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Aira Heat Pump: Stylish Scandinavian Heating

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Mars
 Mars
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Posted by: @ivanopinion

Posted by: @allyfish
or their guarantee is riddled with get-out clauses, especially the performance and efficiency guarantees. 

Good point. I'll ask to see a full copy of the wording. And get clarification whether they are guaranteeing efficiency.

The true test will come with time and results, but based on my discussions with Aira, they appear genuinely committed to improving the standards of heat pump installations in the UK and Europe. Their goal is to elevate the industry's benchmarks, contrasting with Octopus, whose focus seemed to be more on quantity. Although the quality of Octopus' installations remains unclear to me, Aira aims to not only scale up and drive high-volume installations but to also ensure these are of high quality. I'm hopeful for their success, as the industry could greatly benefit from major players stepping in to mitigate the issue of poorly executed installations.

 

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Abernyte
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Posted by: @editor

Their goal is to elevate the industry's benchmarks,

How does that square with them using a 40 ltr buffer? I thought that buffers and LLH's were the villains of the piece? Their marketing is undoubtably flashy and the word salad is second to none but why do I get an uncomfortable feeling that it is all fur coat and no knickers?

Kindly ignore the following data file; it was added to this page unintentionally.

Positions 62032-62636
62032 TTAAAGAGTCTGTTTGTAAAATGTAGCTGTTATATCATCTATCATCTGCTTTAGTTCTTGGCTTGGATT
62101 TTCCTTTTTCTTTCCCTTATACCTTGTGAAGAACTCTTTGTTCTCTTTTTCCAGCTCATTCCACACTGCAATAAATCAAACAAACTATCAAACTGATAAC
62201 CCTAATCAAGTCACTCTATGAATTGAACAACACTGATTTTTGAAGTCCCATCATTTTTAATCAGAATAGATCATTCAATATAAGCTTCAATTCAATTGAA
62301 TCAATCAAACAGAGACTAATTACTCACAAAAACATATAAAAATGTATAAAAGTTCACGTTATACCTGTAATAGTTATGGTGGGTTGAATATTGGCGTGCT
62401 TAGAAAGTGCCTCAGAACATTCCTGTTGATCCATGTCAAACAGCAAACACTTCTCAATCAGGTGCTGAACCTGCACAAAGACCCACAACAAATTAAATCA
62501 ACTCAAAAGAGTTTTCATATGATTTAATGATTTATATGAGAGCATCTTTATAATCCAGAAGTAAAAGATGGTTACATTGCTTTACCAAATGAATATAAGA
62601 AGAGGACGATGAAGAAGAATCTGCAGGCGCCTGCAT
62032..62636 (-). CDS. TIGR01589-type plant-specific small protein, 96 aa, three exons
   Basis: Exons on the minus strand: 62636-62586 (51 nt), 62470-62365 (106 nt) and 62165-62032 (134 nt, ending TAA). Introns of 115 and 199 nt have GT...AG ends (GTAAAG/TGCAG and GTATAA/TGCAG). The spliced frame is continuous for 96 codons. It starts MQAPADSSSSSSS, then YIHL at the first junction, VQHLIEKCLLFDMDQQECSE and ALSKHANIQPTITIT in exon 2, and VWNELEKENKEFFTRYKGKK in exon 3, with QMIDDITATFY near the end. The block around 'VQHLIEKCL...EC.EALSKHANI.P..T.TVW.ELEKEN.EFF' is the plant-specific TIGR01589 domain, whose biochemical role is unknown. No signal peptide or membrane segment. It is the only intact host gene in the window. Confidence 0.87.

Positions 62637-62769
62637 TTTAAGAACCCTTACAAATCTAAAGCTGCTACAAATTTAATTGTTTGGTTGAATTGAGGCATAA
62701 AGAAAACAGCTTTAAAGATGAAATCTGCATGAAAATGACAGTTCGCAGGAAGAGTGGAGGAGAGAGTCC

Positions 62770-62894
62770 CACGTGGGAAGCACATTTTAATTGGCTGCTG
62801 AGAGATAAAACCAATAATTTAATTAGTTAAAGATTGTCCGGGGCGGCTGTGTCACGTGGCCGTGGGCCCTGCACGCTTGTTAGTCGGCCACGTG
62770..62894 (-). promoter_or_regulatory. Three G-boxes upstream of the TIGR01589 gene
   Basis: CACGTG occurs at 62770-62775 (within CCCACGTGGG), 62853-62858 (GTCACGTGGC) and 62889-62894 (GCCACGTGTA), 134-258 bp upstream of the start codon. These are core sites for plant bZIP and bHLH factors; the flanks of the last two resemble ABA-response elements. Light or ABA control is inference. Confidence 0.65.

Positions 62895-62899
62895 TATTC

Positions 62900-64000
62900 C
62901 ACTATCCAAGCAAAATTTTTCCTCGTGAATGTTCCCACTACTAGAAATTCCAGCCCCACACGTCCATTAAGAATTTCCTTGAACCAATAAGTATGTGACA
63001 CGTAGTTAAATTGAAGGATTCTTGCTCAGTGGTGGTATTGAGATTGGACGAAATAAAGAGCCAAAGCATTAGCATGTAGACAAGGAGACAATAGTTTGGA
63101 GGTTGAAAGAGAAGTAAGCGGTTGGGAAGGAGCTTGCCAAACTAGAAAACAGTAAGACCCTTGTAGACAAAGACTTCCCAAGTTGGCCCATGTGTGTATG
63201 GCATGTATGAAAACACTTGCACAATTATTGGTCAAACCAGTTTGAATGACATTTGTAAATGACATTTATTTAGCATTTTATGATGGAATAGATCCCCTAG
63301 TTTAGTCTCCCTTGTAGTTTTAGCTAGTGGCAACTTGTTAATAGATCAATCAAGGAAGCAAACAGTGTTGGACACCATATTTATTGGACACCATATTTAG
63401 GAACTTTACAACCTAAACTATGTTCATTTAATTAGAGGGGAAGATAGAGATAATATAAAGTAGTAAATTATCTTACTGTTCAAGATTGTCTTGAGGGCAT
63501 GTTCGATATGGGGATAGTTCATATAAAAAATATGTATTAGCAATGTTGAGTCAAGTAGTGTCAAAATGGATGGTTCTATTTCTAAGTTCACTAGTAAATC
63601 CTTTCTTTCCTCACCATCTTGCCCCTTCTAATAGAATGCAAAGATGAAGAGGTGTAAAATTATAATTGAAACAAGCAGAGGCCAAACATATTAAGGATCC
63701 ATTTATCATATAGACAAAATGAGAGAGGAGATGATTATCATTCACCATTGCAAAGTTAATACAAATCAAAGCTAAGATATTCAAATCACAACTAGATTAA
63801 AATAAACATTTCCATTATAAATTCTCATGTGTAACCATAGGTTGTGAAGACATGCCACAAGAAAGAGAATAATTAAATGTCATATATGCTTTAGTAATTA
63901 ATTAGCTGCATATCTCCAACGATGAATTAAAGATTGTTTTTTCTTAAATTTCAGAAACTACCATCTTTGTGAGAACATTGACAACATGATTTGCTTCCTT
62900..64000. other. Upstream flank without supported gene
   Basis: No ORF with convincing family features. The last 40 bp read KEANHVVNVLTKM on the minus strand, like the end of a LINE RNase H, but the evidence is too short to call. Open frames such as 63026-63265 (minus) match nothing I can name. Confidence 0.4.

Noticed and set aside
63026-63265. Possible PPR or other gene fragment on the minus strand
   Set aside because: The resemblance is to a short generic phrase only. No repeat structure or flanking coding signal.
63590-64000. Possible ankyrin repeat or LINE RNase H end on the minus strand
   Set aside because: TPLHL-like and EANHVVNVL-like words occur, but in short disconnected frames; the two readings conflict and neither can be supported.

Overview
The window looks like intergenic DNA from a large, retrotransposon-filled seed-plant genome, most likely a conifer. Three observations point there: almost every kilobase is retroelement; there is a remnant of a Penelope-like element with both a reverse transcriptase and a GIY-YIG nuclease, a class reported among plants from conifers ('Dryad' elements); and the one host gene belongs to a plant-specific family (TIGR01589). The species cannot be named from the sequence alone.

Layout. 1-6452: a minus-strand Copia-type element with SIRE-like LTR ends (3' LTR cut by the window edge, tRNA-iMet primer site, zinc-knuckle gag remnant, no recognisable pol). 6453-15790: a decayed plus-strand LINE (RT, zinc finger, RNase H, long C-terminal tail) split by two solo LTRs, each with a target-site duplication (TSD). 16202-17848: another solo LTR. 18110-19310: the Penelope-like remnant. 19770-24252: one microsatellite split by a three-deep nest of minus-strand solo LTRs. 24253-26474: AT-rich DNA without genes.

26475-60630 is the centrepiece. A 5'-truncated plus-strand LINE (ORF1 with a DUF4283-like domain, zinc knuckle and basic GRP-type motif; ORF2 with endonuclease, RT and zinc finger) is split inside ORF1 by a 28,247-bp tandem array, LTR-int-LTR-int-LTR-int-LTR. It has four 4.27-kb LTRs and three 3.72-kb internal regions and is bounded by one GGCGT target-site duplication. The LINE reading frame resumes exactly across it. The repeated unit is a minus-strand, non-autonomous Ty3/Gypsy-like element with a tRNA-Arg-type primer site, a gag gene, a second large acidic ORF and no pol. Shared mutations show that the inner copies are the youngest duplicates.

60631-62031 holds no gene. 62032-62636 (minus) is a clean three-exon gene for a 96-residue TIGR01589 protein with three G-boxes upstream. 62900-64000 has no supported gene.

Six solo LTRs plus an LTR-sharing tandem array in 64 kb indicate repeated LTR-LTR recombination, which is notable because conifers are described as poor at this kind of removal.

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Mars
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@abernyte a fair point. As you've mentioned, there's been a lot of talk and flashy marketing so far, so it'll be interesting to see the outcomes once they begin installing heat pumps. While I have reservations about their use of buffers (which are part of their product lineup), hopefully, they'll be utilised only when necessary.

Buffers can be effective in heat pump systems if installed and balanced properly. However, my observation is that most UK installers either lack the skillset or the willingness to do so. As far as I'm concerned, it's better to omit them, saving homeowners money on unnecessary equipment, and potentially enhancing the system's success.

Regarding Aira, their comfort guarantee means they must rectify any issues if the system fails to heat properly, especially if problems arise from the buffer or other installation aspects. It remains to be seen how they'll perform once they start installing units and the extent to which they honor this guarantee. The fact that they've recruited some competent installers for senior roles is promising. The coming winter will be a significant test.

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(@ivanopinion)
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They do seem to hit what might be a sweet spot for a chunk of the market. I've had 5 quotes for a heat pump and they are cheaper than all except Octopus.
They have specified a buffer in their quote to me, so I've asked them to explain why it is better.

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Toodles
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@editor A guarantee of comfort levels is one thing but… is this going to be achievable at a decent COP? Is COP featured as much in their flashy presentation as comfort levels are? Cynically yours, Toodles.

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Toodles, 76 years young and hoping to see 100 and make some ROI on my renewable energy investment!


   
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Mars
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@toodles indeed. Just another piece of this complex heat pump puzzle.